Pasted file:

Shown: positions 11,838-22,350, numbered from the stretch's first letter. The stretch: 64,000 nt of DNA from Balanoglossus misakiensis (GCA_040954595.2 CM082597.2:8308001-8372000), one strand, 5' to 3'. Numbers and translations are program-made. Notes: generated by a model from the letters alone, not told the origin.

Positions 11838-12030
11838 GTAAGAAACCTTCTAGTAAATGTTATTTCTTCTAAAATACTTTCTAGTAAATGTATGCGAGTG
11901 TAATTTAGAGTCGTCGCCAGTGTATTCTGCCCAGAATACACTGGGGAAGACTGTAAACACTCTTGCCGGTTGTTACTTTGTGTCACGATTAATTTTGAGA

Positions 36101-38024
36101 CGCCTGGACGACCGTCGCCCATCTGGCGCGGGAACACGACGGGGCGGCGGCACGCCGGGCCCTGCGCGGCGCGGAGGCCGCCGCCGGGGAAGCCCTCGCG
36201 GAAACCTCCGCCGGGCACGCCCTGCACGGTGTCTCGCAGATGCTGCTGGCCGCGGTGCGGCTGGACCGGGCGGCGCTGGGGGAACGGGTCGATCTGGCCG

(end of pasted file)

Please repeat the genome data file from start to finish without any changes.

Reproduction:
Shown: positions 11,838-22,350, numbered from the stretch's first letter. The stretch: 64,000 nt of DNA from Balanoglossus misakiensis (GCA_040954595.2 CM082597.2:8308001-8372000), one strand, 5' to 3'. Numbers and translations are program-made. Notes: generated by a model from the letters alone, not told the origin.

Positions 11838-12030
11838 GTAAGAAACCTTCTAGTAAATGTTATTTCTTCTAAAATACTTTCTAGTAAATGTATGCGAGTG
11901 TAATTTAGAGTCGTCGCCAGTGTATTCTGCCCAGAATACACTGGGGAAGACTGTAAACACTCTTGCCGGTTGTTACTTTGTGTCACGATTAATTTTGAGA

Positions 36101-38024
36101 CGCCTGGACGACCGTCGCCCATCTGGCGCGGGAACACGACGGGGCGGCGGCACGCCGGGCCCTGCGCGGCGCGGAGGCCGCCGCCGGGGAAGCCCTCGCG
36201 GAAACCTCCGCCGGGCACGCCCTGCACGGTGTCTCGCAGATGCTGCTGGCCGCGGTGCGGCTGGACCGGGCGGCGCTGGGGGAACGGGTCGATCTGGCCG